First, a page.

Cloud storage allows you to only pay for what you need, whether five terabytes or 5 petabytes. The critical thing to remember about cloud storage costs is that it is a passive service. One does not have to actively engage with cloud storage for it to provide any benefit. By simply storing your data safely and making it retrievable when needed, cloud storage fulfills its duties.

The same does not go for cloud computing. Cloud computing is only worth the money put into it if its services are being used. In cases where you are utilizing another system’s processing speed for raw data rendering, you often pay for a small time frame of maybe a few hours. This situation should be pretty self-explanatory. However, for services with monthly subscription fees, if cloud computing applications go overlooked, you will be hemorrhaging money for no reason.

For cloud storage and cloud computing, one must also look at the costs they are offsetting. By employing a cloud server to store data, you are reducing the costs of keeping and maintaining local servers. As with cloud computing, you may occasionally need the processing power of a highly sophisticated computer system but not on a regular basis. In this sense, while still costing a fair bit, cloud storage and computing are far less expensive than housing and expanding local systems.

The Future is Cloud

Cloud storage and cloud computing are ubiquitous in today’s business world, but the degree to which they are used is another question. At their most rudimentary levels, their cost is either free or negligible, and they offer great convenience to both the personal user and small businesses. However, as needs increase, cloud services such as cloud storage, cloud computing, and cloud file sharing become more costly and serve a greater purpose in the makeup of a well-functioning company.

Author: Abhishek Bakshi 

 

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Philips Introduces Momentum 559M1RYV 4K HDR display with Ambiglow for Xbox

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Philips 55 lifestyle in situ Xbox (Image: Supplied)

MMD, the leading display specialist and brand license partner for Philips monitors, today announced the release of the world’s first designed for Xbox console gaming monitor. Philips Momentum 559M1RYV featuring 55-inch panel size boosting 3840×2160 resolution with 4K / 144Hz, 4ms GTG response time, and many other features that will be available in the UAE, Saudi Arabia, Kuwait and Pakistan.

4K HDR display with Ambiglow 559M1RYV/01 | Philips

Philips Momentum 559M1RYV: Design and Sound

This new “Philips Momentum 559M1RYV” bears the name Momentum 559M1RYV and bears the same exterior appearance as the previous version, including the adoption of a VA LCD panel with a W-LED backlight system with Ambiglow technology that adds a new dimension to your viewing experience. Innovative Ambiglow technology creates an aura of light on the surrounding wall from behind the screen panel. Its fast processor analyzes the content of the displayed image, and continuously adapts the color and brightness of the emitted light to match the displayed image. This technology also helps reduce eye strain to enjoy the scenes, it also supports DisplayHDR 1000 standard. The gaming monitor includes a specially designed speaker enclosure from the engineers at Bowers & Wilkins, the British loudspeaker company globally renowned for their innovative designs and sound engineering, that completes the experience.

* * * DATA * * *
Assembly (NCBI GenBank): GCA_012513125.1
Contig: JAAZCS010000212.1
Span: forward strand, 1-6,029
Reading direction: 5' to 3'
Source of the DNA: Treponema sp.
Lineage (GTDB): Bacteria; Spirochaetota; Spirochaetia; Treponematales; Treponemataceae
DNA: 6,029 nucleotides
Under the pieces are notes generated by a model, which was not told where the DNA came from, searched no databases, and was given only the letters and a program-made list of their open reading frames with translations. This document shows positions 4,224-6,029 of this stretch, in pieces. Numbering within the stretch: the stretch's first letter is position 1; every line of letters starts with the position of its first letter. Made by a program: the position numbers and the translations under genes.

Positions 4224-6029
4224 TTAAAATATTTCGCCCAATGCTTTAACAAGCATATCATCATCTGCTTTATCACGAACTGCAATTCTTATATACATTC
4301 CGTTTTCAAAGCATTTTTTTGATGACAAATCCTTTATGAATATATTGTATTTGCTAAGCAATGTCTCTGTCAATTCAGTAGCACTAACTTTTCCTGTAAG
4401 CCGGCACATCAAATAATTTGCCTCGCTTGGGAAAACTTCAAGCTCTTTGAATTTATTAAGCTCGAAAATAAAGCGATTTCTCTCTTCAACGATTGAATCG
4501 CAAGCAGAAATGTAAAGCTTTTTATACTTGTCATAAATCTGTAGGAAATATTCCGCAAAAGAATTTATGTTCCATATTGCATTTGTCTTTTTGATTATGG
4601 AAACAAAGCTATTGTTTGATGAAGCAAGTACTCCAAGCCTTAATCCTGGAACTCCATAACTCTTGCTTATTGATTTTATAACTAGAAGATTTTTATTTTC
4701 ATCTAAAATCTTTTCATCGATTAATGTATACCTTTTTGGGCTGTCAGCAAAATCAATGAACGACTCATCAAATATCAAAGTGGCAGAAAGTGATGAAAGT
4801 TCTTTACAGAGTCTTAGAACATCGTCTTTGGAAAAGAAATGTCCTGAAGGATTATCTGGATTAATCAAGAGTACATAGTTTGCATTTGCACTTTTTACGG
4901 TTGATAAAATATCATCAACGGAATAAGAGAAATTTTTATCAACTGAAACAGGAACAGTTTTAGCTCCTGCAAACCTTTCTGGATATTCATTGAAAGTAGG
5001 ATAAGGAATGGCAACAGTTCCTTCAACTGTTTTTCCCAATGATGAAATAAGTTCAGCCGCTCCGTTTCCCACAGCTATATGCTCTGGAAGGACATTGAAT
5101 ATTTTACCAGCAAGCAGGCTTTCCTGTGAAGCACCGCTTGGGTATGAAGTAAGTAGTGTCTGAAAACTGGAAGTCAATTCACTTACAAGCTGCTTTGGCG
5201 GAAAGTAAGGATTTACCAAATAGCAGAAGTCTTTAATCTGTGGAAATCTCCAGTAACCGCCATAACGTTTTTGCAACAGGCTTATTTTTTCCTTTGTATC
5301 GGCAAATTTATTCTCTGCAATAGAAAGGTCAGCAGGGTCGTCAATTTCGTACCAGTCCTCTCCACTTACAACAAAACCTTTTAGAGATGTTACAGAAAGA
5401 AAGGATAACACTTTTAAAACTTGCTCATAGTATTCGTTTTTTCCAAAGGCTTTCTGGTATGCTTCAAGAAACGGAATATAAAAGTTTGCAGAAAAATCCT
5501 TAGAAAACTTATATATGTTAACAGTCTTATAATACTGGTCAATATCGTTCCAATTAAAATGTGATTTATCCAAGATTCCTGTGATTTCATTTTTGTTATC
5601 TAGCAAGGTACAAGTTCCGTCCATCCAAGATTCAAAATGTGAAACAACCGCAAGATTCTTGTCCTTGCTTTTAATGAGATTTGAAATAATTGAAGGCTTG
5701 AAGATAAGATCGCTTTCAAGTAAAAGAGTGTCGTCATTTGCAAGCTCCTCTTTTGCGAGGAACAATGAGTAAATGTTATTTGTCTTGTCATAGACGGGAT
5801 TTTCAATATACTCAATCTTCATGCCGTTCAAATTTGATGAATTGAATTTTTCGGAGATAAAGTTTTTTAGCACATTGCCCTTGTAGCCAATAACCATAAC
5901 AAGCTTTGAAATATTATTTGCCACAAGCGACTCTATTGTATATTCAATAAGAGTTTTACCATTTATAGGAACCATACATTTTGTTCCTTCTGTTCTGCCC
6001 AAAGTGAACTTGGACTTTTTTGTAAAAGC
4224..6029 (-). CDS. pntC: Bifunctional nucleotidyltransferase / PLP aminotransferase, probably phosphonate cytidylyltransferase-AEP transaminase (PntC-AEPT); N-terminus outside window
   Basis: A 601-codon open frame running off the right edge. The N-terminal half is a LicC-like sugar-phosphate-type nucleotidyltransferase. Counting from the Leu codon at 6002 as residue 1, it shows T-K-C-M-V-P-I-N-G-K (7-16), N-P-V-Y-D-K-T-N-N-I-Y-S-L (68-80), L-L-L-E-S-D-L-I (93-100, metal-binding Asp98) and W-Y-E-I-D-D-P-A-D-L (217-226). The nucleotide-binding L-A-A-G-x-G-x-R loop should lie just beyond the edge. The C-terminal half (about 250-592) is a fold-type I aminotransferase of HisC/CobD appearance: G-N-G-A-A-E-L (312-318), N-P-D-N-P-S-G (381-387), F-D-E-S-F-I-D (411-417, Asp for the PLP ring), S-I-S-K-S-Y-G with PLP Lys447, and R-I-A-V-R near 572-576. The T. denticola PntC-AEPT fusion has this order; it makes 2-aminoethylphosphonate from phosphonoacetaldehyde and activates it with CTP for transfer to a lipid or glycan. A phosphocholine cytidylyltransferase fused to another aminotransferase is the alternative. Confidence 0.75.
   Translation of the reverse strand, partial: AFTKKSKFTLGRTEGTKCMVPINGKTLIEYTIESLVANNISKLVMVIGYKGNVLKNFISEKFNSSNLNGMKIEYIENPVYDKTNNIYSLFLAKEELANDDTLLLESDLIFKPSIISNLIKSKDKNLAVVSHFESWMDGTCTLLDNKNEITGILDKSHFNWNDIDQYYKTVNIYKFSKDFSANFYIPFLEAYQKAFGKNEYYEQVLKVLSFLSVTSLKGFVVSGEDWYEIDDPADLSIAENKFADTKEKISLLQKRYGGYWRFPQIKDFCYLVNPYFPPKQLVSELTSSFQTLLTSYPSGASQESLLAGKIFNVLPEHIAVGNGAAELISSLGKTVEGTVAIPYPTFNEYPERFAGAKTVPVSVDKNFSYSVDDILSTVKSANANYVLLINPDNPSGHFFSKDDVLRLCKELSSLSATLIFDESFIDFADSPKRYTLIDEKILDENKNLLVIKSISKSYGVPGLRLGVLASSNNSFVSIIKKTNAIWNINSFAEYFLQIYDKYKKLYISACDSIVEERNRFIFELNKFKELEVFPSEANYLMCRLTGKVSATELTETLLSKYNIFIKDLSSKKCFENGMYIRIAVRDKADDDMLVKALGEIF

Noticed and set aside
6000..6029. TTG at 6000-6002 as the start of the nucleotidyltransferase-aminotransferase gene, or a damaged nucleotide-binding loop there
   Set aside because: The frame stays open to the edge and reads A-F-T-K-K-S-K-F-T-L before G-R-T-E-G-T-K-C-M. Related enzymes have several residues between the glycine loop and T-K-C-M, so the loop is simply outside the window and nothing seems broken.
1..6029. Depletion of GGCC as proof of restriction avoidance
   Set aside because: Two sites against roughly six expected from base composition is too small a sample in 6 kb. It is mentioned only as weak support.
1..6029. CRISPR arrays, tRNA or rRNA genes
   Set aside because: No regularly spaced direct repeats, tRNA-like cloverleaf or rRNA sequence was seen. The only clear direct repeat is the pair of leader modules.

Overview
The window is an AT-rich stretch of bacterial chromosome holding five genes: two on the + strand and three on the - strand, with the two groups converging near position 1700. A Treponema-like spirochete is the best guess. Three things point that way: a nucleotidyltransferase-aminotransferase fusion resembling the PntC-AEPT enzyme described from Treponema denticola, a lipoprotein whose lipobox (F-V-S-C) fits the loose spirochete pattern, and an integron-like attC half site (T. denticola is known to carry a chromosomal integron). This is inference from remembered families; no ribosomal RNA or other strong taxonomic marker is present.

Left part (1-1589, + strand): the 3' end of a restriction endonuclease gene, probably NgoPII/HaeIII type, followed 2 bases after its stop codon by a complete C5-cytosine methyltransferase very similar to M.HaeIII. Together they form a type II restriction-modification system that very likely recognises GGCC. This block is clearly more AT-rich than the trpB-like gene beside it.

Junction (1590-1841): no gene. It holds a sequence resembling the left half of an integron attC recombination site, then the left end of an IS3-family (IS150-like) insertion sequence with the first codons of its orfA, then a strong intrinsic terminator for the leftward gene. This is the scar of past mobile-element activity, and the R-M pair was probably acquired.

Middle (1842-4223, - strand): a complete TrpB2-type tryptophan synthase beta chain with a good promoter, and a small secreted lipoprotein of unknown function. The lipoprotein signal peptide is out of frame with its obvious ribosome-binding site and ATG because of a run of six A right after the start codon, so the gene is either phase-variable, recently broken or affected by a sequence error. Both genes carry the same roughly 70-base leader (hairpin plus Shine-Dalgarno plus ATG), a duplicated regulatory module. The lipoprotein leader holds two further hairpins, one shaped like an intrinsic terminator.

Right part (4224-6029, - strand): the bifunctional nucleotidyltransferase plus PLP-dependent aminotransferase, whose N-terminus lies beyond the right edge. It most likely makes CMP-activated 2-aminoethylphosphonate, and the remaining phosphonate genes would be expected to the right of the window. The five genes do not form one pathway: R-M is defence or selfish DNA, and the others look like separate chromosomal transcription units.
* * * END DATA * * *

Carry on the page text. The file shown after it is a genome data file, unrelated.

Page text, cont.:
Pankaj Budhiraja, Category Manager – Philips Monitor – Middle East & Africa, said: “The new Philips Momentum monitor offers unique user experience especially for gamers who demand exceptional graphic quality display and flicker-free pictures. This monitor is a wholesome entertainment package with build-in stereophonic speakers, sharp picture quality, vibrant colors and dynamic contrast and excellent resolution”.

Philips Momentum 559M1RYV: Performance

Philips Momentum 559M1RYV including Displayport 1.4, a USB-B port along with 4 USB 3.2 ports, two of them with fast charging. The Philips Momentum Monitor delivers designed for Xbox validates performance with ultra-clera 4K resolution at a minimum 120Hz refresh rate. 3840×2160 pixels with a 16:9 aspect ratio and a good response time of 4ms, as for the brightness rate in the mode up to 750cd / m2, while in the HDR mode it reaches 1200cd / m2. As for the color weight, we will notice that it offers DCI-P3 color gamut with 95% coverage, NTSC color gamut with 104% coverage, and sRGB with 125% coverage.

“As Philips always prioritizes user health, we introduce Ambiglow technology for eye-friendly productivity and a premium sound system. The monitor been extensively tested, and validated by engineers at Microsoft and MMD to ensure perfect compatibility, Philips Momentum meet’s the high expectations of the Xbox fans, creating an integrated gaming atmosphere to enjoy.” Budhiraja added.

Key features for Philips Momentum 559M1RYV:

  • Screen size: 55-inch
  • Resolution: 3840 x 2160 UHD 4K
  • Panel type: VA
  • Refresh rate: 120Hz (HDMI 2.1); 144Hz (DisplayPort 1.4)